8 Common Container Gardening Mistakes - Backyard Boss
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8 Common Container Gardening Mistakes

Container gardens are a saving grace for those with a green thumb and limited space. That being said, container gardens adorn balconies, patios, and windowsills big and small.

They’re a fun way to supercharge any area that needs a bit of foliage. And let’s be honest, all areas need a bit of foliage. For best results, avoid these 8 common container gardening mistakes.

1. Plant Like With Like

Succulents in a pot
Image credits: Jen Theodore via Unsplash

A common mistake with container gardening is grouping plants together that have different requirements. The number one rule for container gardens is to group plants according to their needs.

A good way to do this is to identify one main plant in your container garden and then only choose backup plants that match those requirements. The requirements to focus on are sun exposure, watering needs, and preferred soil.

2. No Drainage

One of the most common mistakes in container gardening is not providing adequate drainage. This leads to overwatering, root rot, and dead plants. For some reason, there are many pots designed for plants that don’t have drainage holes. Strange.

To rectify this, grab your drill and a small drill bit, and drill some holes in the bottom of the pot. And when it comes to watering your container garden, make sure you match the plants’ requirements. Overwatering is a chronic issue for many gardeners.

3. Thriller, Filler, Spiller

This fanciful trio of words is not only fun to say, but it’s also a great mantra to remember when designing a container garden. The idea here is to avoid a boring-looking container garden with a collection of plants that all have the same growth habit.

The thriller should be a stand-out plant, growing at least as tall as the height of the pot. The filler should be a dense, rounded plant, capable of filling the display. The spiller is a low-growing or trailing plant that’s encouraged to spill over the edge of the container.

The result should be a dazzling container garden.

4. Pruning

Yellow rose about to be pruned
Image credits: artursfoto via Pixabay

You might not want to prune your plants back when it’s taken them so long to grow to their current size. But, the thing is, many types of plants benefit immensely from a good prune.

Not only is this a good way to remove dead or diseased plant matter, but it’s also a way to encourage your plants to push out healthy new growth. You’ll be pleasantly surprised by how good everything looks once your plants have recovered from a good prune.

It’s always best to prune plants once they’ve finished flowering. Remember that not all plants can handle pruning. So make sure you research what kinds of species you’ve planted.

5. Thinking Ahead

Sometimes, the obvious needs to be stated. Your container garden is going to be much heavier when it’s filled. Especially if you’re designing a large container garden in a wine barrel or something.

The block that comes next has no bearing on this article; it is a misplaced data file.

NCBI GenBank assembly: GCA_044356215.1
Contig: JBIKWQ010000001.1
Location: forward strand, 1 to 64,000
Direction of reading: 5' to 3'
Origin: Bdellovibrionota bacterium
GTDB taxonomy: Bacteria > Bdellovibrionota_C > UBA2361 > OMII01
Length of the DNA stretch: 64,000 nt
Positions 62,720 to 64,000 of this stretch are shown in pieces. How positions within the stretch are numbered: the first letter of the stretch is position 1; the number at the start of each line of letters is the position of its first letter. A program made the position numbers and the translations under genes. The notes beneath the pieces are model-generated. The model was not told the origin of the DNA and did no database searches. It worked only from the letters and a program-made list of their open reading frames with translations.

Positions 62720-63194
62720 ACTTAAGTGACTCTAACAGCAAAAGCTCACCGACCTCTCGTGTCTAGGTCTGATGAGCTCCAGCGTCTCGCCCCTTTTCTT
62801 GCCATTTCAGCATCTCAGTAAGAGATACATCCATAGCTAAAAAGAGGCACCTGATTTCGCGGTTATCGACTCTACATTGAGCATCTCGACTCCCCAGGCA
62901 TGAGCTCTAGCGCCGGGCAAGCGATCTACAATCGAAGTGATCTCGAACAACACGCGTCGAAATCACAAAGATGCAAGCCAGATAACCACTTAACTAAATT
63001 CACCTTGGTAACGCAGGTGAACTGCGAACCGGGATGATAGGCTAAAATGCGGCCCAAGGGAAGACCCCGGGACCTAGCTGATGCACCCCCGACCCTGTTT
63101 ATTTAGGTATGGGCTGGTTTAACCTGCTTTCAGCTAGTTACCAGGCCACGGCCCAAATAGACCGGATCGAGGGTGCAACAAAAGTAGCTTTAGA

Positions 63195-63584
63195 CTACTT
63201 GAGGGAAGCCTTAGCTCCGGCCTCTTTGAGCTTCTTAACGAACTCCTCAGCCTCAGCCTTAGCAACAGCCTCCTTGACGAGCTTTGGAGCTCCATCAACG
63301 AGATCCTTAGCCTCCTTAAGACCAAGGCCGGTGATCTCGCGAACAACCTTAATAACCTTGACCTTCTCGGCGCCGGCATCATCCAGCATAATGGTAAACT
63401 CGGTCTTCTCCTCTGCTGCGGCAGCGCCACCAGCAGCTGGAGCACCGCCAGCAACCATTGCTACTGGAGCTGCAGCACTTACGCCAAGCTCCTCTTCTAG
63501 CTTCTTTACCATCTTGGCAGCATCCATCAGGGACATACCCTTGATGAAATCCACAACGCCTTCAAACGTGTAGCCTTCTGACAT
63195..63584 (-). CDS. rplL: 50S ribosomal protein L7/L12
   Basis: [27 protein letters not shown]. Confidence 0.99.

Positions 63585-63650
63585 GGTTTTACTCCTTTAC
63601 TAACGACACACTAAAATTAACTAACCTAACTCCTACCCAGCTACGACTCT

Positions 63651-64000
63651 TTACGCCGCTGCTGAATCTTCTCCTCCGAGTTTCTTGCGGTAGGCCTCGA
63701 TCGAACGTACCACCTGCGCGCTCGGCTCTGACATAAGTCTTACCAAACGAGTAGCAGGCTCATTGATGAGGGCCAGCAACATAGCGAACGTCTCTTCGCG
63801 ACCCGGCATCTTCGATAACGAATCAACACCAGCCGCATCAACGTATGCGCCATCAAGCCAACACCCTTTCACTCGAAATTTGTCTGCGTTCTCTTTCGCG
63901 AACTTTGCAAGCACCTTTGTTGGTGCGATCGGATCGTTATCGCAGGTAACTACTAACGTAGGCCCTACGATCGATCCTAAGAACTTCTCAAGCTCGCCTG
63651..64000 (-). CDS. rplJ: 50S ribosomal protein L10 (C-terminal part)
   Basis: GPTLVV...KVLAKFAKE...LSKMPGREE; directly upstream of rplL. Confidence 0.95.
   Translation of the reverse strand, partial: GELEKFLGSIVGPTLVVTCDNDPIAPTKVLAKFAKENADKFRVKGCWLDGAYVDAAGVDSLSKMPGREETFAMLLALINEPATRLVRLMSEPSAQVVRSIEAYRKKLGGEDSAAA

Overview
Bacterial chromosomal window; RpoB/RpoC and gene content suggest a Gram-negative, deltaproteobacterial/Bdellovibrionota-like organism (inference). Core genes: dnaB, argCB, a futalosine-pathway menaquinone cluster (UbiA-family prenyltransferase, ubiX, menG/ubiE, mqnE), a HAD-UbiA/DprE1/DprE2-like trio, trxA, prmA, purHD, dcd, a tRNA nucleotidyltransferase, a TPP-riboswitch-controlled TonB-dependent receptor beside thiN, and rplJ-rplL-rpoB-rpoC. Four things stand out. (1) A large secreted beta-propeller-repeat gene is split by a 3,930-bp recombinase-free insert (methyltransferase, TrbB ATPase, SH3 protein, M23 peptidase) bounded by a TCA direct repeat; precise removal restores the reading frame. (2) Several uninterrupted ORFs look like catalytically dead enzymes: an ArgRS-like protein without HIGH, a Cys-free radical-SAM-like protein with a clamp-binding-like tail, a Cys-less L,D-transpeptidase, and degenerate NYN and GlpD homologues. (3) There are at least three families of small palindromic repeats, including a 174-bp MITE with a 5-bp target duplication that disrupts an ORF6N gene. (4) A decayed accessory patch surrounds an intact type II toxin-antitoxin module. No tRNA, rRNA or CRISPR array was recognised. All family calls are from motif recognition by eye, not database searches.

If you’re going to supersize, fill the container in place. It’s going to be a bit messy, but cleaning up some rogue soil is way easier than moving a huge container filled with soil, plants, and water.

If you anticipate that you might have to move the container now and then, maybe to protect the plants from winter, consider putting some wheels on the base of the container. 

Again, before you fill it out. Various size wheels should be available from your hardware store.

6. Under Watering

Life needs water. It doesn’t change in the plant world. And one of the most common mistakes in container gardening is underwatering.

It often happens because people water their plants frequently, but not enough each time. You need to soak the soil, not just wet the top layer. To make sure you’ve watered enough, only stop when water is pouring out of the drainage holes.

It might seem like you’re drowning your plants, but if there’s sufficient drainage, any excess water will drain away while giving your plants a chance to quench their thirst.

7. Planting Too Densely

This one is easy to do. When planting a container garden, it’s easy to want to fill the container from the get-go. Nobody likes bare spots in a garden.

Try your best to resist. It’s better to space your plants according to the mature size of the plant. This prevents overcrowding and having to remove beautiful plants as they mature.

Besides, plants grow surprisingly quickly, so there shouldn’t be bare spots for too long.

8. Container Size

Small pot plant white background
Image credits: Parag Phadnis via Unsplash

One of the most common mistakes with container gardening is picking a pot that’s too small. This is especially problematic if you’re growing vegetables in containers because the most common symptom of too small a pot is no fruit.

Small pots are useful for starting seedlings or for helping young plants get established. But if you’re trying for any success with container gardening, ditch the small pots and look for something on the larger side of life.

To Sum Up

Container gardens can be a rewarding way of growing plants in marginal spaces. Whether you’re growing edibles or ornamentals, they really spruce up a space.

There are a few extra things to take into consideration when gardening in a container, but nothing too tricky. If you follow the advice of the container gardening pros and make sure you avoid the common mistakes above, you should have a beautiful container garden in no time.

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